Treating Cardiovascular Diseases in Wisconsin and Northern Illinois
Heart disease is not one specific disease. Rather, it’s a general term that refers to dozens of conditions and disorders that affect any part of the cardiovascular system.
Another name for heart disease is cardiovascular disease. “Cardio” refers to the heart while “vascular” refers to the veins and arteries that take blood to and from the heart.
Your cardiovascular system extends from your heart to your limbs to your brain. Heart disease is any condition or disorder that affects the structure or function of your heart or vascular system.
Signs and Symptoms of Heart Disease
Some types of heart disease signsare noticeable; others, like hypertension, can easily go unnoticed. The following heart disease signs and symptoms are most common:
- Chest discomfort or pain (angina)
- Dizziness or feeling faint or light-headed
- Early fatigue or a change in exercise tolerance
- Heart murmur or palpitations
- Swelling in the ankles, feet or abdomen
- Unexplained shortness of breath
- Weight gain in the form of water retention
Many Types of Heart Disease
Coronary artery disease is by far the most common type of heart disease, affecting nearly 17 million Americans. It occurs when the arteries supplying blood to the heart become narrow or blocked, preventing the heart from receiving the blood and oxygen it needs to function properly.
Because coronary artery disease is so common, many people refer to it coronary heart disease—or, simply, heart disease. To avoid confusion, it’s helpful to remember that coronary artery disease is actually a specific type of heart disease.
Other common types of heart disease include:
- Arrhythmia (abnormal heart rhythm)
- Cardiomyopathy (a weakening of the heart’s pumping ability)
- Congenital heart disease (conditions you’re born with)
- Heart attack (an interruption of blood supply to the heart)
- Hypertension (high blood pressure)
- Peripheral artery disease (poor circulation in the legs and feet)
- Stroke (an interruption of blood flow to the brain)
Risks for Heart Disease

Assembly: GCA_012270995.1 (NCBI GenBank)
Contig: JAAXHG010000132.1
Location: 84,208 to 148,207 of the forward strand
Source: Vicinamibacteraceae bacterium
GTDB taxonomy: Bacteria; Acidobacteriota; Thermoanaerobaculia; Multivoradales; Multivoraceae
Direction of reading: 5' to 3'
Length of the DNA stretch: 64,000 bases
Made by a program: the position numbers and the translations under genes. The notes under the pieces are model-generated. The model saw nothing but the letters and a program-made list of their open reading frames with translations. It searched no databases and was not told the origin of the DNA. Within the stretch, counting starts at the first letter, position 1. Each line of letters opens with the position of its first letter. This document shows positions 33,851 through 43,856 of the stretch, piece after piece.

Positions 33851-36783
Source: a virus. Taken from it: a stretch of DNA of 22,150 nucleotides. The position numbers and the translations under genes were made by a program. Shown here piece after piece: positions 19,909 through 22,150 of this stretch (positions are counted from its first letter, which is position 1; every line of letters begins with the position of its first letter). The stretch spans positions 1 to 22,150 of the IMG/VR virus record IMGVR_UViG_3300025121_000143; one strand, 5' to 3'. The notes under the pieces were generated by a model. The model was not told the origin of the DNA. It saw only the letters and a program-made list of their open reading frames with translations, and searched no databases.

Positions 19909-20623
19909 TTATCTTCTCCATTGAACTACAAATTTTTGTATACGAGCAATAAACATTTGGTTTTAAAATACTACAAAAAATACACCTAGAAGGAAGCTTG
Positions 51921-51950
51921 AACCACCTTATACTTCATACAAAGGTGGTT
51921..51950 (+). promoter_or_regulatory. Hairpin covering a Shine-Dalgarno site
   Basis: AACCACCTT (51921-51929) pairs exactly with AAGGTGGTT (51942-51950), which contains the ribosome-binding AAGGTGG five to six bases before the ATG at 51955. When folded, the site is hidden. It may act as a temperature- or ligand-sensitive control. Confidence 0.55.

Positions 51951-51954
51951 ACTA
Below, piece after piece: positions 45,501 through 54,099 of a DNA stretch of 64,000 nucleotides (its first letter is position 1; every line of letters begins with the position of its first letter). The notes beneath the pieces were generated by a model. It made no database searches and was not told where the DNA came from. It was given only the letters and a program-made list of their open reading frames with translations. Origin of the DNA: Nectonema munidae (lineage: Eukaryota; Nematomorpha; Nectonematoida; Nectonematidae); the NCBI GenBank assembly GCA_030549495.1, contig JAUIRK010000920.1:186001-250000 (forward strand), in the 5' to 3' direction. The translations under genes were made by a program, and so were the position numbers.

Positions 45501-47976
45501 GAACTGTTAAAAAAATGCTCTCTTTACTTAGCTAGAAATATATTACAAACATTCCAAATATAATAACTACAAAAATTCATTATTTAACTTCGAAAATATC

There are many risks for heart disease. Some can be avoided or managed while others cannot. The more risk factors you have, the greater your chance for developing heart disease.
The following risks cannot be avoided:
- Family history (having a parent, sibling or child with heart disease)
- Increasing age
- Race (risk is higher in African Americans, Mexican Americans, American Indians, Native Hawaiians and some Asian Americans
It is important to remember that prevention(link) is the best medicine. Living with heart diseaseis easier when you can avoid the following risks or manage them with medications:
- Being overweight or obese
- High blood pressure
- High cholesterol
- Physical inactivity
- Uncontrolled diabetes
A diet high in saturated fat and cholesterol, uncontrolled stress or anger, and drinking too much alcohol are also thought to contribute to your overall risk for heart disease.
Leading Midwest Cardiology Program
Aurorais known for providing one of the best cardiology programs in the United States. Our multidisciplinary approach to care includes access to outstanding doctors and services for preventing, diagnosing and treating heart disease. We also offer a full-service rehab program to ensure your optimal recovery.
Our doctors are conveniently located throughout eastern Wisconsin and northeastern Illinois. To find a doctor or cardiologist near you, we invite you to use our online directory. For assistance or to get a second opinion, please call 888-649-6892.